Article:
If you’ve never heard of Miesha Tate, then chances are, you’re probably not into the MMA scene. But those who are in the know think that Miesha “Cupcake” Tate is one of the greatest female mixed martial artists of all time. Her accolades include UFC World Champion, Strikeforce World Champion, Fighter of the Year award winner and more.
Impressive? Yup, we think so too. And now, she’s taking on the biggest challenge of her life, being a mum to her one-year-old daughter Amaia 0n top of balancing two jobs – a vice-president at ONE Championship and MMA instructor at Evolve MMA Singapore. We speak to Miesha on how she tackles it all, why she loves motherhood, how she wants to inspire her daughter to be strong and capable, and why she finally knows what it’s like to feel truly fulfilled…
Hi Miesha, please tell us more about your daughter, Amaia
Her name is Amaia Nunez; she was born on June 3, 2018. She recently turned one and she’s just starting to walk. I love that she’s so pure and authentic. Every emotion she has, she wears it on her face. I wish adults were more like that, more true in their real self. I love her smile. She can make any day of mine so much better just with her smile.
She’s a funny girl and really knows what she wants. She knows how to shake her head “no” when I try to offer her a baby food she doesn’t like. When she wants me to pick her up, if she’s standing at my legs, she’ll stretch her whole body and just try so hard to magically fly up and get into my arms – it’s so cute!
What’s a typical day for you like?
I wake up at about 7:15 in the morning or whenever Amaia decides to get up . I have about an hour to play with my daughter and feed her – it’s my favourite part of the day! I’ll usually get a workout in then head to the ONE Championship office after. Then I head to Evolve MMA.
What’s your secret to being a successful working mum? How do you manage your time?
Having a good support system is key because when you have balance with everything, you can make time for your family and make time for work as well.
What does being a mum mean to you?
I didn’t know I wanted to be a mum for a long time until I met my partner, Johnny, who wanted to have children at some point. When you fall in love with somebody who you know would be a great partner for you and make a great father, it’s the other half of the equation. That really brought out the maternal instinct in me.
Being a mum is the greatest thing I could ever do. People will say becoming a world champion or different things like that might mean more. But it’s not true – being a mum has been the best thing. For me, it’s the highlight of my life.
How has being a mum changed you?
There’s a lot of things. I’m much better at having a schedule now because I have to with my daughter. She wakes, has to have her naps and eats at certain times. Before that, my schedule was very open and free. I actually feel like I had more time but I got less done. Now that I have a schedule, I have time set aside for work and I work really hard during those times.
Being a mother has also helped me to appreciate all the other mothers in the world, especially my own mother and grandmother. You realise how much they love YOU and how difficult it probably was to let go of you into the world.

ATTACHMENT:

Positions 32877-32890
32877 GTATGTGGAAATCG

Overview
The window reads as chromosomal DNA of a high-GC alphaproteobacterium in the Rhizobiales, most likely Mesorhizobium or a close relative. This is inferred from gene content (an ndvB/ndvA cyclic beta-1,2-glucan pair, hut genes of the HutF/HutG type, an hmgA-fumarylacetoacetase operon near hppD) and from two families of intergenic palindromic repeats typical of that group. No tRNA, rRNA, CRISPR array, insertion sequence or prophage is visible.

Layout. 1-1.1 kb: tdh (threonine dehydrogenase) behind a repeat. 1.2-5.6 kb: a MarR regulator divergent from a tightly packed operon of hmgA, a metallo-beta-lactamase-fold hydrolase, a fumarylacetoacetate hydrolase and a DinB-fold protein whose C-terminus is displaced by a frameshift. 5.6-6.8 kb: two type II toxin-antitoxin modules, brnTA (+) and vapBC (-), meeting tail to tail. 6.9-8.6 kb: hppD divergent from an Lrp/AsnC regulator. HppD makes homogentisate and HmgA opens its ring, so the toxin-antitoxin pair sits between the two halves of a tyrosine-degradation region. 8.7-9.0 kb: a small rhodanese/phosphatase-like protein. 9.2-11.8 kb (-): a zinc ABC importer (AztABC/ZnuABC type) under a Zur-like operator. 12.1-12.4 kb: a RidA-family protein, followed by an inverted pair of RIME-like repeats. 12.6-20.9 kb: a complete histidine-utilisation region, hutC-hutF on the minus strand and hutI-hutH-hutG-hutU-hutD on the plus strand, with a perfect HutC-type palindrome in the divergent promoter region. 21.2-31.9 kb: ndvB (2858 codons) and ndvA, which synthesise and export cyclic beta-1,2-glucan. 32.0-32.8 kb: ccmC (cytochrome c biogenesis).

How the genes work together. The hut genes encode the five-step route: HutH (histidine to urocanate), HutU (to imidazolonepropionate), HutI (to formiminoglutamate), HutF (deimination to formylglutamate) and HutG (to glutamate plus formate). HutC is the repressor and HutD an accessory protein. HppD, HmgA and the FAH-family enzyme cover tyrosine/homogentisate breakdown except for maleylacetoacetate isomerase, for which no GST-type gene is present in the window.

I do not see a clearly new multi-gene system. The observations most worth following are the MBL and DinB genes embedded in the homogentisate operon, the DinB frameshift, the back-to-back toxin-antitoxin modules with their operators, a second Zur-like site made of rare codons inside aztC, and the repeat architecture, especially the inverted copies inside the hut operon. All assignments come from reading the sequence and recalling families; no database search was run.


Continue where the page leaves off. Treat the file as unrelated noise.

Do you consider yourself to be a hands-on mum?
I think I’m very hands-on. I absolutely want to be in charge of raising my daughter. Even with all the help I get, I still want to be the first one she sees in the morning and the last one she sees at night. I put her to sleep every night. I make sure I’m there for that. I make sure I’m there for the really important moments to bond with my daughter. I want to teach her things.
I work with her on her colours every day. Right now she’s starting to walk so we work on walking together. There are things I make sure I do with her every day. I schedule my day around my daughter.
What sets you apart from other mums?
I think the fact that I’m a retired professional athlete. I fought in a man’s sport so I have a different perspective on the strength my daughter has in her. Now I’m already instilling that in her.
In the past, women were taught to be meek, quiet, mild and to do the housework and things like that. But now with my generation and mentality, I know my daughter will grow up to be strong and capable. And that’s something I really want her to understand from day one.
What’s the toughest part about being a mum?
The toughest part is not knowing if you’re doing it right. There’s no real way to know for sure that you’re doing everything correct. You just have to try your best and use your best judgement, but I put a lot of pressure on myself to research and to try to be educated and make the best decisions for my daughter. But I worry about what I don’t know.
What’s the one thing you can’t live without as a mum?
A shhh-er. It’s this thing that makes a ‘shhh’ sound. It does it over and over for 30 minutes. I use it every time Amaia is scheduled for a nap or when it’s time to go to bed. She gets into a rhythm with it. She knows when she hears that, it’s time for naps or sleep. It puts her into a relaxed state.
For me, being able to put her to sleep without a fight is such an important thing. That was a big struggle when we first moved to Singapore – we had to sleep train her and teach her how to go to sleep on her own.
The shh-er has helped a lot, and I can bring it with me if we’re out and about and not going to be home for her nap. I take it with me and I turn it on while we’re walking. It helps her to go to sleep and works pretty much every time.
Will you let your daughter train MMA in the future?
I will let my daughter train martial arts in the future if that’s what she wants to do. My goal as a mother is to give her options and allow her to choose her own destiny. Maybe she could start out at the Children’s Program at Evolve MMA.
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